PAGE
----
bookings and the override commission rate. In subsequent months, the respondent is asked to
update the minimum value of gross bookings and the override commission rate. The value of
gross bookings is escalated by the U.S. price index data for the type of travel each period.9
For commissions relating to the merchant model, the preferred pricing method in the U.S. is the
unit value. Therefore the average margin for a specific type of travel booking are collected e.g.
average margin for hotel bookings of a specified quality in a specified area or air travel
bookings for a specified travel class on flights for a specified origin and destination pair. The
average margin is typically calculated by dividing the total turnover earned from margins for the
specified type of bookings by the total number of these bookings occurred in the pricing period.
For other fees, actual transaction prices are preferred from the US. These could be hourly rates,
fee per booking or per transaction. The paper10 from the U.S. provides some examples: hourly
rates are collected for hotel negotiations, for on-site reservationists or for consultative services;
daily rates are collected for on-site meeting planners. The price for travel management reports or
for visa and passport services is usually a fee per transaction.
The Australian Bureau of Statistics (ABS) reported about their preferred pricing methods for the
intermediation service: the price concept of margin on services. This method is similar to the
ABS approach to pricing retail trade margin services on goods. There were two options
described: Firstly to collect data on mark-up (as percentage), commission and fees as well as
8
Estimation only the commission rate has been easier for respondents because rates are relatively
standard and change infrequently. Details see mini-presentation on PPI for Travel Agencies, NAICS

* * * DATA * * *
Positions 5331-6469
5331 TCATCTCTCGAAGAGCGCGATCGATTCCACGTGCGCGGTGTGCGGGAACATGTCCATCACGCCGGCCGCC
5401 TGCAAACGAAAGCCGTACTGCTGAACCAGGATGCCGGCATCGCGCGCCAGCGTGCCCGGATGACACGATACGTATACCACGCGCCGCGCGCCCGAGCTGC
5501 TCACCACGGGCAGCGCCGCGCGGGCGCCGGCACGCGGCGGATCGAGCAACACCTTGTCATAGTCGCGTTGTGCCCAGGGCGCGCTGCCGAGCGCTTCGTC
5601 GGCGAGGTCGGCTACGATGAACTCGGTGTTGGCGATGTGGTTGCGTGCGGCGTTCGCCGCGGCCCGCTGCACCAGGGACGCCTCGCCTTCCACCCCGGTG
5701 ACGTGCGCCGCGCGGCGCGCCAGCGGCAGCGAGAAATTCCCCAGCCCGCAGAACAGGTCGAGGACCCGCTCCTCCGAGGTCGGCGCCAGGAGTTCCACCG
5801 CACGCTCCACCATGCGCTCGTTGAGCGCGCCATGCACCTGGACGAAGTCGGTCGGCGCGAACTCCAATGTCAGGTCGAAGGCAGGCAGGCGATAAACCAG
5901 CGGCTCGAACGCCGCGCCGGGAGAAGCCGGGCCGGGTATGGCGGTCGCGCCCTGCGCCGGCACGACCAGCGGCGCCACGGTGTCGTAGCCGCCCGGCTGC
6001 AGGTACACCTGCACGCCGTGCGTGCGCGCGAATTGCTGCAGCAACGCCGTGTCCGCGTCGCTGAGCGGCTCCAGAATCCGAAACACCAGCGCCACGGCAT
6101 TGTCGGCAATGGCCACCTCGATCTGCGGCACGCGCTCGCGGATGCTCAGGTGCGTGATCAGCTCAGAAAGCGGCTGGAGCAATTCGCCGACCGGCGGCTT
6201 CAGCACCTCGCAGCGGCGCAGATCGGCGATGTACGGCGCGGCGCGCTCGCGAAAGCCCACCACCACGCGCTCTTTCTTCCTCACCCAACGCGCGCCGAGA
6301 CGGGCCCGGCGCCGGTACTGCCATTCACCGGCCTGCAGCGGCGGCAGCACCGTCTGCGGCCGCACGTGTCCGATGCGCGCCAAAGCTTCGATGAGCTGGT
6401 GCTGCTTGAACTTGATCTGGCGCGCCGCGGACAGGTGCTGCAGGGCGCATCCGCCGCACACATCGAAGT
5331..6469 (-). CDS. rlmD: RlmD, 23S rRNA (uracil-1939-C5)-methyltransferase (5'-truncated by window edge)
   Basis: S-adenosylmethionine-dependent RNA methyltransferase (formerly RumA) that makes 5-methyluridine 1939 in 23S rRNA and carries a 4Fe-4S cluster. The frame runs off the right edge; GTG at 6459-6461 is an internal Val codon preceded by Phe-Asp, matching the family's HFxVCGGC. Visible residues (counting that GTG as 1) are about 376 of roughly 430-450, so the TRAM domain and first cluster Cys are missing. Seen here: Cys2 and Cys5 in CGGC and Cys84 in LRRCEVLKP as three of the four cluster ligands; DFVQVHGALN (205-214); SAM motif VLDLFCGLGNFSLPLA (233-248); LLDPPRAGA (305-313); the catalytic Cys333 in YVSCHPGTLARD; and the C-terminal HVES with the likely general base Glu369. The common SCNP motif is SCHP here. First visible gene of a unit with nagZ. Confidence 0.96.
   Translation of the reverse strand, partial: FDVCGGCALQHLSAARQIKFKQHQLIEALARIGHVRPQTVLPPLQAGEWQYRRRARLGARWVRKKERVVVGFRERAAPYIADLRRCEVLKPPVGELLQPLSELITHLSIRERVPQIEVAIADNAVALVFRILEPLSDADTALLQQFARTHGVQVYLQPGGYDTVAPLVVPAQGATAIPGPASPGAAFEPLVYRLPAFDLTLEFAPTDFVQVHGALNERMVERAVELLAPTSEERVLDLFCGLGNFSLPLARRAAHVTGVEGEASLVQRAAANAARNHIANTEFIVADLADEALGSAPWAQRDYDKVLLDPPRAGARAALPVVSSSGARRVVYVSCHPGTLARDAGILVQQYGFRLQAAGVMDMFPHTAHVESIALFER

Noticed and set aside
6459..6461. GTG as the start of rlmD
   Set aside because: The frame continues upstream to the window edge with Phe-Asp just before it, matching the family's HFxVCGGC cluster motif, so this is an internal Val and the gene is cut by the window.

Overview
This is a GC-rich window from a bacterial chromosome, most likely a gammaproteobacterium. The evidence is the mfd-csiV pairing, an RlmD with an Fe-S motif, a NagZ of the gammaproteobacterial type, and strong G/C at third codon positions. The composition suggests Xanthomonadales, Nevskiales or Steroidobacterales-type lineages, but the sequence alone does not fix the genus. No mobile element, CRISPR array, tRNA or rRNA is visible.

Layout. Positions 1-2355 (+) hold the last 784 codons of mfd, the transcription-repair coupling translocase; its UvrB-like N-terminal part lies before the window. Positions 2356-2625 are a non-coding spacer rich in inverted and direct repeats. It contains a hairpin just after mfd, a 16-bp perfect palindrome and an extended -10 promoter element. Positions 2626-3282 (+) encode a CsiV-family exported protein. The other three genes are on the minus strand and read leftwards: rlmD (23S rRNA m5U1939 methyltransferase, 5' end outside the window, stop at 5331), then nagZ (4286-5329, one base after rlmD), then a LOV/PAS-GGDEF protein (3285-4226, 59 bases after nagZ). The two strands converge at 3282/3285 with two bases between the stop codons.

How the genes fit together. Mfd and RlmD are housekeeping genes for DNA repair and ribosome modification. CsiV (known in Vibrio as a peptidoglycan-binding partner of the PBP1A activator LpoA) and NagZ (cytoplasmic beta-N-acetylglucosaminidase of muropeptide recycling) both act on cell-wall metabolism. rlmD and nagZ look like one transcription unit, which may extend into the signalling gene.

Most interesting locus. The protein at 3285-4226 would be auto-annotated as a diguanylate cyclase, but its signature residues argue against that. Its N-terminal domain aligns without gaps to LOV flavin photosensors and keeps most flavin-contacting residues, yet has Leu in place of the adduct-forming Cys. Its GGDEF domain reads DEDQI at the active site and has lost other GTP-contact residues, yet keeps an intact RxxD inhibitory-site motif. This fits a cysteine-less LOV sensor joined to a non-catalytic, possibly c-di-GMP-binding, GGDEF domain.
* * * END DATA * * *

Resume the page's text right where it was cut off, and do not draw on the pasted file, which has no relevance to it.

561510, ISIC 7911, Paper for the Voorburg Group meeting 2014, US Bureau of Labor Statistics, page 10.
9
Mini-presentation on PPI for Travel Agencies, NAICS 561510, ISIC 7911, Paper for the Voorburg Group
meeting 2014, US Bureau of Labor Statistics, page 10, page 10f.
10
Ibidem, page 12f.
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sale values of original products sold by product details. Option 2 is the use of the ABS´s
quarterly business indicators statistics data (sales, incomes, profit) as a proxy for net margin
and the collection of some administrative summary data from travel agencies. The main
advantage of option 2 is that the existing data from QBS can be re-used.
Furthermore the ABS prefers to measure add on services using the component pricing
approach. These services can be travel management services for large Australian businesses
which are usually based on negotiated contracts. Therefore typical usage pattern are selected,
which can be broken down to a number of standard components: e.g. domestic air ticket
bookings, international air tickets, accommodations, transaction fees, and travel management.
4.5. Weights
The U.S., at the moment the single producer of an SPPI for travel agencies, indicated that
turnover data by products was available from the five-year economic census. The SPPI for travel
agencies was structured into indices for flight bookings (domestic/international), hotel and car
rental bookings, cruise and packaged tour bookings and other services.
Ireland mentioned that a SPPI for travel agency activities should be weighted on the basis of
Gross Value Added (GVA) rather than turnover. Some figures for Ireland: In 2012 the GVA was
7.6 per cent of total turnover; the cost of sale11 accounts for 88 per cent of total turnover. Most
of the turnovers in this sector reflect the high cost of sales; in contrast the GVA approximates
commissions and fees earned on sales.
4.6. Main Issues in Price Measurement
Commissioning can be very complex depending on the service provider and on the travel
product sold. A single travel agency has to deal with different commission models. Care should
be taken to get the information about changes not only of the commission rate but also of
changes of the turnover-scale and changes of the overrides.
Commissions based on the agent or on the merchant model are measured differently. The
observation of changes in invoicing of a single online travel agent (OTA) should be done